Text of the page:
British Library Says It's Copyright Infringement To Take Photos Inside The Library; Demands Person Delete Tweet

from the you-have-to-be-kidding-me dept

Update: The British Library has now apologized, noting that a staff member presented inaccurate info. The no camera rule is still there, but they admit it has nothing to do with copyright.

On the whole, librarians tend to be really good on copyright issues, understanding the deeper nuances better than most. Apparently, however, the British Library — or whoever runs their Twitter feed — leans in the other direction. There was a bizarre exchange on Twitter today, kicking off with reporter Mathew Ingram, who is in NYC for a conference, tweeting a photo of the Periodicals Room at the NY Public Library, and noting that it was his “office this morning.” Another reporter, John Gapper, amusingly tweeted back a photo of his own “office” for the day, which happened to be the Humanities Reading Room at the British Library.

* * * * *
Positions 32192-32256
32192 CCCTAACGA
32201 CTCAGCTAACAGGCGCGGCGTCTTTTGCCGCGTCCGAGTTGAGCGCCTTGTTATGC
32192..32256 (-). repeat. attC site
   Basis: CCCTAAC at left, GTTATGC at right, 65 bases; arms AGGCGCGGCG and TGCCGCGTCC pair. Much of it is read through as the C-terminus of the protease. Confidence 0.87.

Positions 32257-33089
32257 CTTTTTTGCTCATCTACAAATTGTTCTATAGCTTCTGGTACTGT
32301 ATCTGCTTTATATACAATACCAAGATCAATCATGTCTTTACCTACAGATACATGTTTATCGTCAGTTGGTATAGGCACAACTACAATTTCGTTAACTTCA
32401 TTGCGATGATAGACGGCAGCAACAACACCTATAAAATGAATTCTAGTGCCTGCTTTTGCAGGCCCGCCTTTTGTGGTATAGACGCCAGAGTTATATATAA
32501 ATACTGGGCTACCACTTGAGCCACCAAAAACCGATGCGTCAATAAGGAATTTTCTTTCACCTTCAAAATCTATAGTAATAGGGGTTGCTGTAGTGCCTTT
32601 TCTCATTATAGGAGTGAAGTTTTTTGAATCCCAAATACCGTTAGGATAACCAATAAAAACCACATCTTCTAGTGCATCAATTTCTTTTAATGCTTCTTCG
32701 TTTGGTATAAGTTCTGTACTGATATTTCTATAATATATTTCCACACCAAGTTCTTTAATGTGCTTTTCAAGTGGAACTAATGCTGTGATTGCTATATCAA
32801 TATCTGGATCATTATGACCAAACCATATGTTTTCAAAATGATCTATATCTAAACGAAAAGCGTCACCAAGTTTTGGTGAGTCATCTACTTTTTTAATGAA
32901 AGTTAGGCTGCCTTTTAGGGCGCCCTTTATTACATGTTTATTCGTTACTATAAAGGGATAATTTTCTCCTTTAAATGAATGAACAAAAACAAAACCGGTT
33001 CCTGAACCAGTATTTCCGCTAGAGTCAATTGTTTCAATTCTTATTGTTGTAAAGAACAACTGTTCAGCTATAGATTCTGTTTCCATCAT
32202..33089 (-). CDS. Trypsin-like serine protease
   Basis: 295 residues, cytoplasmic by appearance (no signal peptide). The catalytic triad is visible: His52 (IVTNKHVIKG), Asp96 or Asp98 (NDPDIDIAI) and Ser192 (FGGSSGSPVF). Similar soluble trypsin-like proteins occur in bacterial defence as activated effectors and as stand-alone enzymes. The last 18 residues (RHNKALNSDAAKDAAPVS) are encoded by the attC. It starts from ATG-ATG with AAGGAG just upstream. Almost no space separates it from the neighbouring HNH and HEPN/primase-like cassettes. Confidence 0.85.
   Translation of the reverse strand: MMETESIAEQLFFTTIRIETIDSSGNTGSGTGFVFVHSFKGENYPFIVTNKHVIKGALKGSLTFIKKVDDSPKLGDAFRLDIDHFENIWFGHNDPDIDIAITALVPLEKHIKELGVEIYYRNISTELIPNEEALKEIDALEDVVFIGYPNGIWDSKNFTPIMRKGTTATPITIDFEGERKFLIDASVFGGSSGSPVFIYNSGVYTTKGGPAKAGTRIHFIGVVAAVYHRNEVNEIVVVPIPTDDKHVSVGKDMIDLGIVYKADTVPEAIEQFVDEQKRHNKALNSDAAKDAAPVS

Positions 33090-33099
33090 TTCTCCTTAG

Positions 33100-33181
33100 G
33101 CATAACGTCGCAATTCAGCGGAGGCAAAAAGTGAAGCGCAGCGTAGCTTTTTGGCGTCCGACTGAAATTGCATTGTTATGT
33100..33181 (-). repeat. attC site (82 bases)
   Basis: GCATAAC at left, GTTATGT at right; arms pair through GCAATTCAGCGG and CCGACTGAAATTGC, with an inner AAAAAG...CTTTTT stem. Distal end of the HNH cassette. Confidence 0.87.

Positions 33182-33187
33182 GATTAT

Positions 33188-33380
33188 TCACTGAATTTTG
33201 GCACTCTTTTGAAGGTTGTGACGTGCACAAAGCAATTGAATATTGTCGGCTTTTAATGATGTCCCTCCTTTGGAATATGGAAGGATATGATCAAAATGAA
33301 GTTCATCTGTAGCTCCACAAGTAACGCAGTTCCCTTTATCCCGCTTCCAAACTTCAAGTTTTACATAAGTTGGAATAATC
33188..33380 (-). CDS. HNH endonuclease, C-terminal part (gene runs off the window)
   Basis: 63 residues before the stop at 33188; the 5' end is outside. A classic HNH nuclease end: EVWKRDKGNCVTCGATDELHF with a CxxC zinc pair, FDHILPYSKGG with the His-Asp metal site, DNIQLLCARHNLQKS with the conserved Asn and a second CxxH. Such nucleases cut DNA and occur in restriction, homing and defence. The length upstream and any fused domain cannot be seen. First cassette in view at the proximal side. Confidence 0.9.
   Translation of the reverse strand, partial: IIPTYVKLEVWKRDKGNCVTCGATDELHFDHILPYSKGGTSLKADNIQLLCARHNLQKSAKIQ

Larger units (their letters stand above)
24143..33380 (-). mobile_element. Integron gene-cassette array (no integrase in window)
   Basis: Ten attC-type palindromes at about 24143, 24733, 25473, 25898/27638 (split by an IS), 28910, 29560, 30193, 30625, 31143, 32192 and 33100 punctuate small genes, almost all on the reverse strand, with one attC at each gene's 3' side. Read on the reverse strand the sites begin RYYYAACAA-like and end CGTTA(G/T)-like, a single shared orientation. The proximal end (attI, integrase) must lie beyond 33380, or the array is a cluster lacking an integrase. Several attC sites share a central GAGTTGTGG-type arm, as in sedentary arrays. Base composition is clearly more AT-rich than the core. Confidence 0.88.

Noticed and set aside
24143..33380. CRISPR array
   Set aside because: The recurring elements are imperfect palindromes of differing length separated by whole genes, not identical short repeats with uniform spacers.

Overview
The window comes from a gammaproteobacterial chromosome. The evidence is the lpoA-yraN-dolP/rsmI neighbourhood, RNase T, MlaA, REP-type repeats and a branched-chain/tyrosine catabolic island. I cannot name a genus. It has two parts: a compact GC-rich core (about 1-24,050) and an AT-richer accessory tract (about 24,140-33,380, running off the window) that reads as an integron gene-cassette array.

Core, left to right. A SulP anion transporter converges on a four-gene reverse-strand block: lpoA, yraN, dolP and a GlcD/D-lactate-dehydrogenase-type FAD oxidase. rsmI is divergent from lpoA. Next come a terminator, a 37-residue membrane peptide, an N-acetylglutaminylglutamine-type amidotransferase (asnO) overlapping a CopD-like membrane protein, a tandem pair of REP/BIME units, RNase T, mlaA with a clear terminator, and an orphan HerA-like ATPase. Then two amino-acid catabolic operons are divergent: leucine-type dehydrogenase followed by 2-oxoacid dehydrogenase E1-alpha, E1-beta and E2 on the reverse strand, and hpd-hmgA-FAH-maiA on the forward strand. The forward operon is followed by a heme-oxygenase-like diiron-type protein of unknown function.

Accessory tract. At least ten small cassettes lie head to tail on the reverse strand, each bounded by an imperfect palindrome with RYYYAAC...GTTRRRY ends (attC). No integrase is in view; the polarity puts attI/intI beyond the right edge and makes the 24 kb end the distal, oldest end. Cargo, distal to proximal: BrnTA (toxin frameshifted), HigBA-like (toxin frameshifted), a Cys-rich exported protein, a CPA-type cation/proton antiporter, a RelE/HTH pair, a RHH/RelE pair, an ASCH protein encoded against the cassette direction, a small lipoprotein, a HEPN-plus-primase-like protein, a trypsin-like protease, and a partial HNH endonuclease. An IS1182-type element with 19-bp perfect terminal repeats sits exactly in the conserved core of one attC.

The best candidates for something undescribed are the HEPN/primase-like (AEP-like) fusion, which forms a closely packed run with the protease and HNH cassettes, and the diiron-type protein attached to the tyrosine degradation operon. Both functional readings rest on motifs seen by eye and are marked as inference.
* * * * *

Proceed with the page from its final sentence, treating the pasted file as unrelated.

All in all, a little slice of life moment that’s often kind of fun to see on Twitter — two reporters noting how they’re working from public libraries, separated by an ocean, at the same time. Cool. Except… along comes the British Library with a ridiculous freakout. Its Twitter feed jumped into the conversation to demand that Gapper delete the photo as being against the conditions of use. As a bunch of others started asking why, whoever handles the Twitter account for the British Library Reference Service started tweeting out a bunch of nonsensical claims about copyright and other random arguments that make no sense.

Mathew first asked if the library was serious, and was told yes, and then when Jeff Jarvis asked why, the Library first said “all the more reason for not taking photos then!” which makes no sense at all, and then followed up with two ridiculous claims: